The Paradox

"I'm sorry" was the last thing I heard before it happened. I was sitting in the passenger seat, turned in my seat to watch him as he remained focused on traffic. We always drove like this, him staring intently straight ahead and me staring at him. It was an early afternoon and we were stuck on the bridge waiting for traffic out of the city to clear up. The plan was to head upstate to spend the weekend with his parents but we never made it.

He whispered "I'm sorry" and then it happened. I am sorry for using such a vague description, saying "accident" does not cover the magnitude of the event and also implies a randomness that is not true in this case. This was the direct result of an action.

When the emergency responders came and dug me out they told me that a semi truck had been flung lengthwise at our car. It hit us at over 100 miles per hour and the force of the impact caused a number of vehicles, including ours, to roll. We landed upside-down with two other cars landed on top of us. The whole thing took twelve seconds.

My husband died because he had taken his seat belt off. He always did whenever we were stuck in traffic so he could stretch. I used to casually remind him of the dangers but he always laughed it off and so I stopped. I think that is why his last words were an apology, at least, I am not sure what else he might have meant.

I never saw his body and for that I am thankful. I was told I should be by the cop who was interviewing me as I sat on a stretcher, basically unharmed, trying to piece together what had just happened. The cop said his body was torn apart by glass and flying metal. That had they not found his wallet in his pocket they might have had a hard time identifying him.

When I asked the cop why this had happened at all he got a solemn look on his face and his eyes hit the pavement. I asked him again and grabbed his arm before he said, in a low voice to hide his shame, "Unstoppable Force". Her.

She appeared over a year ago, showing up to stop bank robberies and car chases. She was violent, the wanted criminals she left tied up outside the police station were always beaten to within an inch of their lives, but the cops turned a blind eye because she got results. As time had gone on she got more reckless; collateral damage becoming more of an occurrence until the day she punched that semi so hard it flew backwards and killed my husband.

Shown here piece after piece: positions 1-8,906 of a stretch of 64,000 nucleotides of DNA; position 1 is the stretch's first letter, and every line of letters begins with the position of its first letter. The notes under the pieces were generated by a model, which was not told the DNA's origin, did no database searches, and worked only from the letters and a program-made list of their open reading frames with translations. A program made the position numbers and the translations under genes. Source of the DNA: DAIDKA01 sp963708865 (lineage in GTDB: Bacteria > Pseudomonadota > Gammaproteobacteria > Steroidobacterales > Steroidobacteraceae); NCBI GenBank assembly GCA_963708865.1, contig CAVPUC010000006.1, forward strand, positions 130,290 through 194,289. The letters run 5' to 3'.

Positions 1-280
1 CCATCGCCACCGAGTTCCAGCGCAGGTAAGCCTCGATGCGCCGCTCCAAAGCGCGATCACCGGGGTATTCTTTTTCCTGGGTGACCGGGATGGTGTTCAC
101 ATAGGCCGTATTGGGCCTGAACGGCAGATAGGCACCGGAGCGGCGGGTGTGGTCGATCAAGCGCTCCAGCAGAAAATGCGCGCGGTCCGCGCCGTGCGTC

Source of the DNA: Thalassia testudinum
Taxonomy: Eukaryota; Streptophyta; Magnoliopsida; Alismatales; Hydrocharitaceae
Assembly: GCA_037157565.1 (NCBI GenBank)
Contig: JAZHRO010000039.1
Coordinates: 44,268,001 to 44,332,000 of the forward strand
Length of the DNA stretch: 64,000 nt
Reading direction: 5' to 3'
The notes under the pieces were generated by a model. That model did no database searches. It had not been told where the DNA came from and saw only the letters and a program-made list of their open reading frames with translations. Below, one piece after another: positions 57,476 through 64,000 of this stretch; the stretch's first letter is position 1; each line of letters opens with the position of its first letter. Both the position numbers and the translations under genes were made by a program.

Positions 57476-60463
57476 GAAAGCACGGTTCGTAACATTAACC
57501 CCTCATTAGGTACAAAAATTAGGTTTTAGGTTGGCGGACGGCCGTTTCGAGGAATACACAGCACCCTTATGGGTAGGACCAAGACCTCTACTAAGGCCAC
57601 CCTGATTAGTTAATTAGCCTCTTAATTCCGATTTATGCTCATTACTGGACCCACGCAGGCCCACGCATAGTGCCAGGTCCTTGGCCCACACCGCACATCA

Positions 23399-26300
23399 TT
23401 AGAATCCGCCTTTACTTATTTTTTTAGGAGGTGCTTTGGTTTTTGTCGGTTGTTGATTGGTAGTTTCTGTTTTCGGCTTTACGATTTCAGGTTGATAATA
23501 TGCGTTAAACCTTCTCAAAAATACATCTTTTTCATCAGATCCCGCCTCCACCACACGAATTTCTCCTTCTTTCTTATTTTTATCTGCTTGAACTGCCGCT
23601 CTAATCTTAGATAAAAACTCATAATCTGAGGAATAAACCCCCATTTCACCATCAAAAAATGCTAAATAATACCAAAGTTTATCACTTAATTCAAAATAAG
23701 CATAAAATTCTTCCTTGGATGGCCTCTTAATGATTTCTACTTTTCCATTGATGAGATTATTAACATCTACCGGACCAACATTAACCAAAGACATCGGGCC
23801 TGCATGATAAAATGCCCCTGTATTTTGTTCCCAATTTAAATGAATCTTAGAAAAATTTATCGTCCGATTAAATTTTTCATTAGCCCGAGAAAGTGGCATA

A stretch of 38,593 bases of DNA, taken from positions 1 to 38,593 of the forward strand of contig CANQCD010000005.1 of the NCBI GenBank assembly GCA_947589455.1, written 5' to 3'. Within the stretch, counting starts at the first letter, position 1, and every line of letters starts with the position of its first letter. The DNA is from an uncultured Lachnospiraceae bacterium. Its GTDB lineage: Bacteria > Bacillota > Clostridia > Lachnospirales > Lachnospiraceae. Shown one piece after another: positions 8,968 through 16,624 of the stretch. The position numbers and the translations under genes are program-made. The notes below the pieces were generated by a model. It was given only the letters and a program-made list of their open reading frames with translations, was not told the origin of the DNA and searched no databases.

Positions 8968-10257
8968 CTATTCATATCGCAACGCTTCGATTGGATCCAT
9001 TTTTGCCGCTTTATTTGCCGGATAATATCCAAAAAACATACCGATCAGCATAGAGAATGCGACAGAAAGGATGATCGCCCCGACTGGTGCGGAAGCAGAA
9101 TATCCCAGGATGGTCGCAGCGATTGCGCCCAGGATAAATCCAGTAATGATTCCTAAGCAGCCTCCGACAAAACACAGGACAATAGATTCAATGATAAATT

It is surprisingly hard to file a wrongful death claim against a superhero. Every attorney in the city laughed me out of their office when I suggested the idea.

"How are you going to file a lawsuit if you do not know her secret identity?" they asked while laughing.

"How do you expect a process server to serve papers? Hold up a liquor store first?" they joked.

I had a reporter from the daily paper who was interested in writing my story, many had started to question if Unstoppable Force had gone too far this time now that civilian lives were being lost, but he stopped returning my calls after she saved a bus full of children from careening off a mountain road. She was back in the city's good graces and free to keep gallivanting around as though she did not have my husband's blood on her hands.

Running out of options, I put word on the street that there would be a hefty bounty to anyone who could put Unstoppable Force out of business. She had been more an annoyance to the crime families, sticking mostly to small-time crooks, but surely they were afraid she might want bigger game to hunt.

A black town car picked me up and drove me to a warehouse on the edge of the city where I met Johnny Luciano, head of the Luciano Family. He knew that my offer was bunk, that I had no money, but he saw the drive in my eyes. My need for revenge.

He told me that we had a shared interest in bringing down Unstoppable Force and gave me the number of his man. The Luciano Family was known for sponsoring some of the biggest prizefighters in the world and he hooked me up with Joe Mingus, the best boxing trainer alive.

Mingus and I studied cellphone footage of Unstoppable Force's altercations and determined the best way to surprise her would be to get under her skin. She had a short fuse and would fly off the handle any time she had to struggle. She had been hurt during fights before, but only when her opponents dodged her massive strikes. It only ever worked once.

So we figured that raw strength was not our angle. Instead, being able to take one of her punches would catch her off guard and give an opportunity. We trained until my skin was as hard as stone. It took a lot of work to overcome my reflexes and not flinch any time a fist was headed for my face but after seven months of training I could take any hit without blinking.

And then one night Mingus told me I was ready. I put on the costume I had made for myself. Luciano's boys would make a big show of holding up a bank truck and signal me once she showed. I sat in the dark of my apartment and waited. The phone rang; it was time. I opened the door and headed to the car.